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Opinion

India-Nepal begin construction of third integrated checkpoint to boost trade

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India and Nepal began construction of a Rs 147.12 million Integrated Checkpoint (ICP) in Nepalgunj on Thursday to streamline and boost cross-border trade, weeks before Foreign Secretary Harsh Shringla’s visit to Kathmandu, to boost bilateral relations.

Commerce Minister Piyush Goyal and Nepalese Urban Development Minister Krishna Gopal Shrestha witnessed the groundbreaking ceremony to mark the start of construction of the ICP, which will smooth the cross-border movement of cargo trucks by bringing together the facilities of customs and immigration under one roof.

This will be the third ICP on the India-Nepal border and similar facilities were put into operation in Birgunj and Biratnagar in April 2018 and January 2020. India has also built ICPs on the borders with neighbors such as Bangladesh and Pakistan.

Goyal announced that the Indian government will undertake the construction of a fourth PCI at Bhairahawa in Nepal with Indian funding. The modalities for this project and the executing agency are under consideration, he said.

The ICP in Nepalgunj will have export and import cargo handling facilities such as warehousing, refrigerated cargo facilities, medical areas, plant and animal quarantine, and services for drivers and passengers. It will also have extensive security systems, including CCTV cameras, 24-hour power backup, and sewage treatment facilities.

“The facility is envisioned to promote a systematic approach to cargo handling and thus will result in time savings and inconvenience for visitors and reduce overall transaction costs for cross-border trade,” said the Indian embassy. in Kathmandu in a statement.

The part of the ICP on the Nepalese side will be built on 61.5 hectares by a Pune-based company under the supervision of the state-owned RITES International Ltd. The construction period is two years.

A part of the Indian side is being built in Rupaidiha by Lands Ports Authority of India and work started in May. More than 10% of construction has been completed.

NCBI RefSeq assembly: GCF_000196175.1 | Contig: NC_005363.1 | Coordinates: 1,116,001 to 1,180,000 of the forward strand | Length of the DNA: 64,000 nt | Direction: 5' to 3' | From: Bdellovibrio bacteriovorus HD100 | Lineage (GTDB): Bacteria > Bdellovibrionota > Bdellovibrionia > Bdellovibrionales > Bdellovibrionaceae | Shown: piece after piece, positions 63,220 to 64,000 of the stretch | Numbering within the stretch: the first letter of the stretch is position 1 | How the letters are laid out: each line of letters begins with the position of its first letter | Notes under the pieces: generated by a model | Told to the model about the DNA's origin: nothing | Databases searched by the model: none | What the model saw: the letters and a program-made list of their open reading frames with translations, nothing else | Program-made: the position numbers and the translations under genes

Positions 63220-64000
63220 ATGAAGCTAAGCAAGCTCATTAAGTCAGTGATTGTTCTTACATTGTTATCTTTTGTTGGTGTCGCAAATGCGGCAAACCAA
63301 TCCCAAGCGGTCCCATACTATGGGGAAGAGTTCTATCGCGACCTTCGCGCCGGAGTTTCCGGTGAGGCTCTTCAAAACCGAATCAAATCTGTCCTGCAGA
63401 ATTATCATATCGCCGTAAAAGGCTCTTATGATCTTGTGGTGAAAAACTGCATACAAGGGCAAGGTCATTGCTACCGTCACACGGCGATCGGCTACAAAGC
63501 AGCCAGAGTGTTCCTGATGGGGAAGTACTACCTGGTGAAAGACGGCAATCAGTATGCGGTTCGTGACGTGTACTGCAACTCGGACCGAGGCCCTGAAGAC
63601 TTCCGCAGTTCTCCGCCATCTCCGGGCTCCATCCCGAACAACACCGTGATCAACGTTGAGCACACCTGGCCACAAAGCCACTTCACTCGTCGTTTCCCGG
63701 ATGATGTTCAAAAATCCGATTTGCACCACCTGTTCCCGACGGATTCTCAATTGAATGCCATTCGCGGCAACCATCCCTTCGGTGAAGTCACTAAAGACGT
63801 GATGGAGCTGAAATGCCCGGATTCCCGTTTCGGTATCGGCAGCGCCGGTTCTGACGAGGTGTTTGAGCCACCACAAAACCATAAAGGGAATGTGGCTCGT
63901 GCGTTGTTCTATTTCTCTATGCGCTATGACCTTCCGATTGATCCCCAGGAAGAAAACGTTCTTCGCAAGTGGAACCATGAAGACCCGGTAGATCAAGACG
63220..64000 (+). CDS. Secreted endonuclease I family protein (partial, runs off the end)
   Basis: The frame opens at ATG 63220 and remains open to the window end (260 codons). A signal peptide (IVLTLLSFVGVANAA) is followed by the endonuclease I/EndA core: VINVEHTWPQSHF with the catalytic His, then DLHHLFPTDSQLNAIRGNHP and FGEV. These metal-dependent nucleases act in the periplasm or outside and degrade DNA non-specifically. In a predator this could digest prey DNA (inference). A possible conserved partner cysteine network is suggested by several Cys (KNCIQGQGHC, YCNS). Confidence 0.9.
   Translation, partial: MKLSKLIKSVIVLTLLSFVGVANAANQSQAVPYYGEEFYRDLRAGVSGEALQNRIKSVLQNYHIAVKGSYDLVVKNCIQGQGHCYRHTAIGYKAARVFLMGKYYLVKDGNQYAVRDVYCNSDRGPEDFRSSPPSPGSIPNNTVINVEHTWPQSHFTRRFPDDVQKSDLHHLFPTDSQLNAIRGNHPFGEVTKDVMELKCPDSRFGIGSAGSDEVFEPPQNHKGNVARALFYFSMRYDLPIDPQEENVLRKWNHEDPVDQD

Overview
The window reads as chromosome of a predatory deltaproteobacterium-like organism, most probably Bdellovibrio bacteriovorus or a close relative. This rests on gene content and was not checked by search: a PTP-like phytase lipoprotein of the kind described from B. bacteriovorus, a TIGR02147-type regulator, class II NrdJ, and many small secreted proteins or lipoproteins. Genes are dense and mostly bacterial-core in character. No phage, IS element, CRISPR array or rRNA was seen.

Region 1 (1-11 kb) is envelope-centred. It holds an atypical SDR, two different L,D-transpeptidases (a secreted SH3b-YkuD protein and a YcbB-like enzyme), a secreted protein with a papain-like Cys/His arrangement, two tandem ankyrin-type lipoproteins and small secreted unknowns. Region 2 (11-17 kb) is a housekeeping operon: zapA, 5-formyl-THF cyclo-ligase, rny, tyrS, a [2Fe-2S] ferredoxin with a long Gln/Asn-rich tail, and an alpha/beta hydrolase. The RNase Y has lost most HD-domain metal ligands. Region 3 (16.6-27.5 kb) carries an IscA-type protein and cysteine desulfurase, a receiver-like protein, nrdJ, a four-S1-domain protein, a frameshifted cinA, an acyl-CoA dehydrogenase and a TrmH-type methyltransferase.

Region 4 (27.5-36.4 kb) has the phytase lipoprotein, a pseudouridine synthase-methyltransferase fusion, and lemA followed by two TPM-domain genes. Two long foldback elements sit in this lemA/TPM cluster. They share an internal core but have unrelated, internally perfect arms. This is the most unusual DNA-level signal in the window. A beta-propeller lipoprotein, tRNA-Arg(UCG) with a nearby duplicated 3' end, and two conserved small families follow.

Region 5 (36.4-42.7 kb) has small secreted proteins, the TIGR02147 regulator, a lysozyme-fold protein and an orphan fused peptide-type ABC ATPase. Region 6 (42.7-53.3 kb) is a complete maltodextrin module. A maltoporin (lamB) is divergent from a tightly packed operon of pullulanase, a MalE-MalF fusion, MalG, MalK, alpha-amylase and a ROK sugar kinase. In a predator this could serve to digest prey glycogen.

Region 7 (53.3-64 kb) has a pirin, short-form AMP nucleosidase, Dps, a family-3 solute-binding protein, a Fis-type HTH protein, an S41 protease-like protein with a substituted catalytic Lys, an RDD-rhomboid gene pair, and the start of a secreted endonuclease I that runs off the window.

During the construction period, the Nepalgunj project is expected to create local employment and boost the economy through the supply of raw materials and items from the Nepalese markets.

The creation of advanced cross-border infrastructure and logistics facilities in the past three years has boosted mutually beneficial connectivity and trade and people-to-people ties, the Indian embassy said.

Shringla is expected to visit Nepal from November 26 to 27, shortly after a two-day trip to Kathmandu last week by the chief of the Indian army, General MM Naravane, to boost ties that were rocked by a border row earlier. of this year. .

Both countries had been working behind the scenes to re-stabilize the bilateral relationship in the context of the border confrontation between India and China in the Ladakh sector.

Ties between India and Nepal were affected in May after Defense Minister Rajnath Singh inaugurated a key border road into the Lipulekh region claimed by Nepal. Kathmandu responded by issuing a new map showing Kalapani, Lipulekh and Limpiyadhura, all controlled by India, as part of Nepalese territory. This exacerbated the border line.

This will be Shringla’s fifth overseas visit after pandemic-related travel restrictions. He visited the Maldives this week and also traveled to Bangladesh and Myanmar in the neighborhood.

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